The only time you might reconsider changing a dog’s name is if that dog has a long and positive history with the name. For example, a dog from a loving environment might have years of good memories associated with that name. Here, consistency can ease the transition in ownership. If you bring a working or service dog into your family, they might already associate their name with specific training cues. It might not be worth the extra effort to change the dog’s name.

Choosing a New Name for Your Dog

There are many popular boy dog names and popular girl dog names to choose from. However, you may want to consider how similar the new name sounds to your dog’s old name. Choosing a name with a similar sound or starting letter (such as changing David to Dash) may make the transition easier.

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Because most dogs don’t distinguish the details of human speech, they’ll often respond to similar-sounding words the same way. This is great if your dog has positive associations with the old name. But if there any are bad feelings attached to the old name, go for something that sounds completely different.

Teaching Your Dog Their New Name

You might be wondering exactly how to teach your dog their new name. First, ensure your dog’s new name is only associated with positive things. Second, realize the name only means “Pay attention to me. My next words or actions are for you.” It doesn’t mean “come” or “watch me.” So, teach your dog that meaning by pairing the new name with something they love. Soon they will be on alert for the name in anticipation of getting some good stuff.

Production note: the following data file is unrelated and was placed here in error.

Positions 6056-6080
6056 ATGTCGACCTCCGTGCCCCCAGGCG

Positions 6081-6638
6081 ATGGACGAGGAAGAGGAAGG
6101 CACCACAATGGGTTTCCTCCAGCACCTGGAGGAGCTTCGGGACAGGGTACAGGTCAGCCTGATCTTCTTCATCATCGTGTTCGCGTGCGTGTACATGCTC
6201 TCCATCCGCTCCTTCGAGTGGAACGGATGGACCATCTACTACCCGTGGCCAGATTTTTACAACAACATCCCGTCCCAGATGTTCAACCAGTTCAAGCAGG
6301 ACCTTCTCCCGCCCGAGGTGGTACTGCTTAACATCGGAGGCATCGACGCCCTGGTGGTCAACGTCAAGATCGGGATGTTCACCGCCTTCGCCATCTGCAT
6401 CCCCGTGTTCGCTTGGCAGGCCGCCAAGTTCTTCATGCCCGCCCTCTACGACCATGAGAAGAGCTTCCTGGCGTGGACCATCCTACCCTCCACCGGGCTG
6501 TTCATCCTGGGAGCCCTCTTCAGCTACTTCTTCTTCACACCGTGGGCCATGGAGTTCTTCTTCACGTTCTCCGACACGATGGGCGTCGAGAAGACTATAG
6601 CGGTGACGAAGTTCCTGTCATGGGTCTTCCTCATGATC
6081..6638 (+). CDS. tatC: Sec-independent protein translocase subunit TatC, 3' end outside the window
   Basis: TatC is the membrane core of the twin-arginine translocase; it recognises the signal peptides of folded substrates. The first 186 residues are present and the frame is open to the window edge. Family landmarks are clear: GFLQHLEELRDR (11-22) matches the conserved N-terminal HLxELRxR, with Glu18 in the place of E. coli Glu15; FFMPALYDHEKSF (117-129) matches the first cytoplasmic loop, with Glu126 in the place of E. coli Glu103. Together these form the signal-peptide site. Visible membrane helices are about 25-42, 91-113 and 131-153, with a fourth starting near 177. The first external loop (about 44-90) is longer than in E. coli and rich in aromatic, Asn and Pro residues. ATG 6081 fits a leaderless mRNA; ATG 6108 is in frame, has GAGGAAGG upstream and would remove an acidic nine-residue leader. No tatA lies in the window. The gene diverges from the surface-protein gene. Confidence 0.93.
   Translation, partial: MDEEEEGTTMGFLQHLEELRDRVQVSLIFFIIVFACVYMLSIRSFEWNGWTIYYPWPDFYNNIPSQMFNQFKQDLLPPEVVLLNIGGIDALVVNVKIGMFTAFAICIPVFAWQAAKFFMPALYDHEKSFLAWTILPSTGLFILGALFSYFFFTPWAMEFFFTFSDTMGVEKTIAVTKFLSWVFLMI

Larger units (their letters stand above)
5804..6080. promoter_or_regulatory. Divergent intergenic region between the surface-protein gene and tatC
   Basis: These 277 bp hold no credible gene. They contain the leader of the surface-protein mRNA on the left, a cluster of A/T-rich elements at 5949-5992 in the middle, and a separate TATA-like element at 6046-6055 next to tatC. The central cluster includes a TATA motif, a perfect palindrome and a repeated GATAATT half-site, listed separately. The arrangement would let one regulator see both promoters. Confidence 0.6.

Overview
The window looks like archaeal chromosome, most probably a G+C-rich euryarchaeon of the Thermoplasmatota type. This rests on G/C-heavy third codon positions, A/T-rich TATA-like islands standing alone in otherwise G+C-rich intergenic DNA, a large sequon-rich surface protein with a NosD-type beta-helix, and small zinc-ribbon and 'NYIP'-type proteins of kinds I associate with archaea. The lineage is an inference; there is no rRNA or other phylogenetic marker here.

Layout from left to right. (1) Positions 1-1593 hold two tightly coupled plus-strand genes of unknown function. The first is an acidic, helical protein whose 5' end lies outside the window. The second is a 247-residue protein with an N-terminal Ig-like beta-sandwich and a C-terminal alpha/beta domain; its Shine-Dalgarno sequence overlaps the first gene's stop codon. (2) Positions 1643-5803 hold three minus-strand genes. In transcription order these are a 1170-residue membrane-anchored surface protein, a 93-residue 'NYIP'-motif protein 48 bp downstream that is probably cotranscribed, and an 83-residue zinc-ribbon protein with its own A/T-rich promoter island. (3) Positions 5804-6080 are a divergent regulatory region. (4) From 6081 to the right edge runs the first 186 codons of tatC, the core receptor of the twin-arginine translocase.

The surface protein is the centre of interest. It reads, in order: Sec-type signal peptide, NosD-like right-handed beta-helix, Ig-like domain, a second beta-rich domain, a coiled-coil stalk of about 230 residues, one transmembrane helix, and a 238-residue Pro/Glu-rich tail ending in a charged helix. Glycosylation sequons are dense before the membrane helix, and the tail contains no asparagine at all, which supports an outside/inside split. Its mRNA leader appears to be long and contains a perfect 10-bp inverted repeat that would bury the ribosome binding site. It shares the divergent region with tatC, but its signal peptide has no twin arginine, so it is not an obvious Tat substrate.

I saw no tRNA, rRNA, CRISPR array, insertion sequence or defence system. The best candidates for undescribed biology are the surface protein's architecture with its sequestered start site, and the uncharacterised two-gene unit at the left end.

If your dog has positive associations with their old name, you can use that to help build associations with the new one. Simply say your dog’s original name before the new one, leaving a short pause in between the two words. So if your dog’s call name is David, try calling them David Dash. After many repetitions, you can begin to drop the original name (David) and only use the new one (Dash). Pretty soon, Dash will cheerfully respond to their new name, and you can feel good about what you’re calling your dog.

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One of the best ways to teach your dog a new name is by playing a simple association game:

  1. With your dog on a leash and inside a quiet room, say their new name in an excited tone of voice. When they look at you, click a dog training clicker or mark that moment by using a marker word (such as “yes”). You can then give your dog a favorite treat. The important thing is your dog thinks this fabulous reward is a result of hearing the new name.
  2. If your dog doesn’t look at you right away, don’t repeat the name. Make other noises or pat your legs instead to get their attention. When they finally look toward you, click or use your marker word and present the treat.
  3. Once they are whipping their head around at the sound of the new name, begin to add distractions for your dog. Start with small and quiet distractions (like removing the leash if it’s safe to do so) before building up to larger ones (like the presence of other dogs or children).

With enough patience and practice, any dog, young or old, can learn a new name. There are cases where this might be easier than others, or make more sense. Decide if renaming your dog is right given the factors, and remember to be patient.